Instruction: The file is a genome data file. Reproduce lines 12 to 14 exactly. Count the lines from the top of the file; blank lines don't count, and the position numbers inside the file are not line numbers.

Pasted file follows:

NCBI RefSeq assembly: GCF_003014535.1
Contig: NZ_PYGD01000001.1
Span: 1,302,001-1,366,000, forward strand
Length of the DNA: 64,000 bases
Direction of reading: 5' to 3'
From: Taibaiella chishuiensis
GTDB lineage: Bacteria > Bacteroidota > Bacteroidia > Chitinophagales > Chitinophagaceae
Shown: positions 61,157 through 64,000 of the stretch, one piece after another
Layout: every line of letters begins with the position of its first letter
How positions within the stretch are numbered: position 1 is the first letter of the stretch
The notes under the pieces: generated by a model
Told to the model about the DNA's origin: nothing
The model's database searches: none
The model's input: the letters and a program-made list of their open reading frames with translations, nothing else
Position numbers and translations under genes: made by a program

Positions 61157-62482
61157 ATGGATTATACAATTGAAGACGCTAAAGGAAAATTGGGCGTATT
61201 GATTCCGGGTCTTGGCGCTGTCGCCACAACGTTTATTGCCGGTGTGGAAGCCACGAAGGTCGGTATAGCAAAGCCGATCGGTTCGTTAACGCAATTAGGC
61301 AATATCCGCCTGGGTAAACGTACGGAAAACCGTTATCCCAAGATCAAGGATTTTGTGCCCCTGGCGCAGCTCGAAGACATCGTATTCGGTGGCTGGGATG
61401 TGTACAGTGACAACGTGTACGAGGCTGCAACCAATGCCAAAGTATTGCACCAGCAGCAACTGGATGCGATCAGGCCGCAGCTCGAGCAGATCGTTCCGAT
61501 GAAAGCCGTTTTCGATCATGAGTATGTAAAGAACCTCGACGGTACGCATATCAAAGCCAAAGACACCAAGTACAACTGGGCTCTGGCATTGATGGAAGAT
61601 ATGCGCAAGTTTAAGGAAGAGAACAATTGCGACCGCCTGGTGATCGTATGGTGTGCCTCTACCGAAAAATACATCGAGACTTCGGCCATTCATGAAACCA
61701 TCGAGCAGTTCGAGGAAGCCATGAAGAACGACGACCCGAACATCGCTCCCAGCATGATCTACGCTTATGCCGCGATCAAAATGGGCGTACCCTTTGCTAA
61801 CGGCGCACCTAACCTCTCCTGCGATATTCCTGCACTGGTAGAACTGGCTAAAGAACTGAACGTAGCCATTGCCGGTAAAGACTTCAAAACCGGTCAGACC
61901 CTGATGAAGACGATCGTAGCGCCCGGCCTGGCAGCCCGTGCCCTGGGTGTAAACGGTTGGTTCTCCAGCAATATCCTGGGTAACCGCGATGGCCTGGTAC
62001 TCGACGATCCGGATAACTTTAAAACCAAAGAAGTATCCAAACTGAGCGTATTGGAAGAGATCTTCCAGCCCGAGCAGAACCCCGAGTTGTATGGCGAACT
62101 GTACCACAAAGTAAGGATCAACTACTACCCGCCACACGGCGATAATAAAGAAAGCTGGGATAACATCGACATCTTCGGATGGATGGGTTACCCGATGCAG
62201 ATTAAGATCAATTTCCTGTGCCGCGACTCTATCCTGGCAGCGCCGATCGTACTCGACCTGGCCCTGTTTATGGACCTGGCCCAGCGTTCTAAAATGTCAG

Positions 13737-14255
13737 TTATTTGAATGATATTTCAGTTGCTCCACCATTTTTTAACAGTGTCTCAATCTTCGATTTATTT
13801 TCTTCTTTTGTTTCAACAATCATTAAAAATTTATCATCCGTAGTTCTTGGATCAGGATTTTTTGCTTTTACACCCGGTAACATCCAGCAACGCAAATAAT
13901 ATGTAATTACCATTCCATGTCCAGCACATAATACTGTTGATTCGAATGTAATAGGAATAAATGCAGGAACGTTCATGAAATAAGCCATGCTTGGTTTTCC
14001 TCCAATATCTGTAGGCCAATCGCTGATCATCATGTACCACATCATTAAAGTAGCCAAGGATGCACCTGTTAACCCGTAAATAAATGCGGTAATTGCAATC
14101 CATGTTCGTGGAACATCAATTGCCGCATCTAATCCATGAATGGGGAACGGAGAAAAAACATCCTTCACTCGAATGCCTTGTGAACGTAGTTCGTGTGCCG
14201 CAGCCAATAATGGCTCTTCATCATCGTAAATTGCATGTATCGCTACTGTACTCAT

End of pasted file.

Told to the model about the DNA's origin: nothing
The model's database searches: none
The model's input: the letters and a program-made list of their open reading frames with translations, nothing else